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Automania/Repair & Maintenance


by Bob Hagin

Q. Although I'm not really a dyed-in-the-wool auto enthusiast, I usually attend the Pebble Beach Concours d"Elegance that's held annually near my home. It's billed as the most prestigious in the entire world and I know from being there that collectors from all over the world bring there cars there for display. The only thing that I find disturbing is the fact that I am sure that many of the classic cars of the '30s that are displayed have not been restored using the original colors. Doesn't that count against these cars when they are judged?
S.F. Salinas, CA

A. Denise McCluggage is probably the best known female auto racer in the country and a talented auto journalist and writer. Her current best seller, "By Brooks Too Broad For Leaping" is a classic on her involvement in international racing in the '60s. She was an honorary judge at that event and filled me in on some of aspects of judging in that rarefied world of million-dollar collector cars. Although some of their colors and color schemes look to be very modern and not what we associate with the somber days of the custom-built classic cars of the '20's and '30's, the restoration of these very expensive works of art is researched very carefully by experts and repainted with colors that were available in the original coachbuilder's catalog. McCluggage said that the judging is done on a technical basis (..."points off for the wrong screws in the top".. was an example she gave) as well as the purely subjective standpoint of elegance. Putting non-original colors and equipment on a car worth seven figures would be as foolish as restoring an original Rembrandt using day-glo paint.

Q. I have a 1989 Oldsmobile 98 Regency which I use very little and is in fine shape. Two years ago I had a new battery put in and it had a six year warranty. Three weeks ago I was driving in city traffic when my car stalled while I was making a turn into heavy oncoming traffic. The auto club tow driver started the car, said that the battery was no good and that I should get a new one.I drove to the place where I bought the battery and was told that one of the cells was no good and that I would get credit on a new battery for the unused years that were left on the warranty. The old battery had leaked and the area around it was badly rusted. I want the place where I bought the battery to have that area repainted and to give me all my money back but the owner refuses.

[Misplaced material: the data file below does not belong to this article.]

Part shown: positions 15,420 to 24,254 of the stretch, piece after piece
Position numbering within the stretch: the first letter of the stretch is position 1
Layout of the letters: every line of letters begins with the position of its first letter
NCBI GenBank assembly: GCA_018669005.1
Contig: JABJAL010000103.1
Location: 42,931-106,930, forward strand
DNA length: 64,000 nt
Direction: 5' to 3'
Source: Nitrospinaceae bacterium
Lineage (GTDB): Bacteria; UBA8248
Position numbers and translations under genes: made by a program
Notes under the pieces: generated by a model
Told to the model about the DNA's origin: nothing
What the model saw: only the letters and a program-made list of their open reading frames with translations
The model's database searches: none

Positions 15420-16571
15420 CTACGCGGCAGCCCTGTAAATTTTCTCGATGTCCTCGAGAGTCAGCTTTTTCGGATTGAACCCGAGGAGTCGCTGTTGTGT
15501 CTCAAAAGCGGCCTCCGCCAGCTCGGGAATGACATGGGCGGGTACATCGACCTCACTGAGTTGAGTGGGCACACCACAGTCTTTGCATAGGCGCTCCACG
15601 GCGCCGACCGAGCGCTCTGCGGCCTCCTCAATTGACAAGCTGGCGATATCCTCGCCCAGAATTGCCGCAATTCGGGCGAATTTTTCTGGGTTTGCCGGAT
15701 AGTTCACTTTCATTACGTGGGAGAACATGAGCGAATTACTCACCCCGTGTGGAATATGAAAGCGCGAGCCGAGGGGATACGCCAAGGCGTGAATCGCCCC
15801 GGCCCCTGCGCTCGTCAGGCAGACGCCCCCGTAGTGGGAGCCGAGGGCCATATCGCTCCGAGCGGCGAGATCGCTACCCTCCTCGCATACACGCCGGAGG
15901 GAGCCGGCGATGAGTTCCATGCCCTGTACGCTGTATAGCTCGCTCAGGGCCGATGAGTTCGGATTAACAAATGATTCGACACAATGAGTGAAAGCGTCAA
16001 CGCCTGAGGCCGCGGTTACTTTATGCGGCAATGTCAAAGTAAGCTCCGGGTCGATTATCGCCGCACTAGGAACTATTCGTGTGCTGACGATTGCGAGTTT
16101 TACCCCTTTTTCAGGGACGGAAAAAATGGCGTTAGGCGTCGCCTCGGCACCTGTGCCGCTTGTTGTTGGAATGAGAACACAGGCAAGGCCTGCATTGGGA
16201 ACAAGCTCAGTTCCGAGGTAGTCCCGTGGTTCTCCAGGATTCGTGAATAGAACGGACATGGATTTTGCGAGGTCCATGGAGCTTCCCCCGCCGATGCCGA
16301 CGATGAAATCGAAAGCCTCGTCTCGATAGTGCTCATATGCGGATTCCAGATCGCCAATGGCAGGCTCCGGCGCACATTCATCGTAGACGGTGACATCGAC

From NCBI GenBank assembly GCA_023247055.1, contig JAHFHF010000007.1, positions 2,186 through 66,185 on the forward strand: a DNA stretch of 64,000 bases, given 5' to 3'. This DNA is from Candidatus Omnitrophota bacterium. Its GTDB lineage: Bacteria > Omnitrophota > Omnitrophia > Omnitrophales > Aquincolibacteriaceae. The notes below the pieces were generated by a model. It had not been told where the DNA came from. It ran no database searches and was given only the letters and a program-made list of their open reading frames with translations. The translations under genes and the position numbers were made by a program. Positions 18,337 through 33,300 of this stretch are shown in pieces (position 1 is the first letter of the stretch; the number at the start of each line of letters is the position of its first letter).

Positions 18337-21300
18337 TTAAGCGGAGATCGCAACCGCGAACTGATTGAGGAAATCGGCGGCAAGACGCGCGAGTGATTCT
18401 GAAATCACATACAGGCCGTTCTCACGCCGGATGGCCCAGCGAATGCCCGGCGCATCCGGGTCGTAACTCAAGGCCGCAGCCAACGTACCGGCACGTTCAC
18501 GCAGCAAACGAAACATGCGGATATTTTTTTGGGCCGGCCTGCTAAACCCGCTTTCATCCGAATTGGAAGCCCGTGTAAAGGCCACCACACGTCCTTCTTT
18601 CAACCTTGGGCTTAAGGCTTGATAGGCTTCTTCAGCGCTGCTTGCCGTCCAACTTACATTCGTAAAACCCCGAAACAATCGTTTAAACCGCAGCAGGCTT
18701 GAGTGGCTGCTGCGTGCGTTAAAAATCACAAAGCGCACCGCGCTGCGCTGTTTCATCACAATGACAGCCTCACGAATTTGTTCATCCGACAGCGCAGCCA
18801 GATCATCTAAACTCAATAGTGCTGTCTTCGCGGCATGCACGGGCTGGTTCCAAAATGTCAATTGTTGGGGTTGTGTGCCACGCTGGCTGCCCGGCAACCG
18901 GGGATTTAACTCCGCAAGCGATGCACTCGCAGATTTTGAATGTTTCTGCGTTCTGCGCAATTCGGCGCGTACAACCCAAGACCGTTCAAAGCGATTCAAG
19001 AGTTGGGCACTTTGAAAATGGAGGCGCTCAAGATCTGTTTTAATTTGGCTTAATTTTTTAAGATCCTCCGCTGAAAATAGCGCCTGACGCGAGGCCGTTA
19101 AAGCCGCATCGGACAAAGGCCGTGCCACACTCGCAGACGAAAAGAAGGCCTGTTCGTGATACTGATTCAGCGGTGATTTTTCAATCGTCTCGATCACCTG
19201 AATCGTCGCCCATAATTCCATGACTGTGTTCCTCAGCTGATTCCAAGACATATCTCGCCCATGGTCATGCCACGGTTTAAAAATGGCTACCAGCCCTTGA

O.B. Tucson, AZ

A. If the area around the battery box in your Oldsmobile is rusted badly and the battery case itself wasn't cracked, its possible that your electrical system is overcharging and "boiling" the liquid out of the cells. Have your charging system checked for output and repaired if it's too high. While the mechanic is in there, have him or her make sure that the alternator drive belt is tight enough. A too-loose belt will let a battery run down and you may not be aware of it. The shop that sold you the battery would probably OK the underhood paint if the battery maker would pay for it since they built the thing but I'd bet they wouldn't.

Q. My 1996 Honda Accord has over 100,000 miles on it and has given me good service. I do most of my own maintenance and last week I noticed that there was a small amount of antifreeze seeping from the neck of my radiator. It's made of plastic and I was told they can't be fixed. The price of a new one is almost $200. Is there some way to fix it?
J.R. Hollywood, FL

A. A plastic radiator can be patched with epoxy repair paste that's available at most auto parts stores. According to the counter guys it's a patch-up repair at best, so don't plan on another 100,000 out of it. A radiator shop can install a new tank on your original core but the mechanics there tell me that the failure rate is about 30 percent. If you can swing it, buy a new one. It will save time and frustration.

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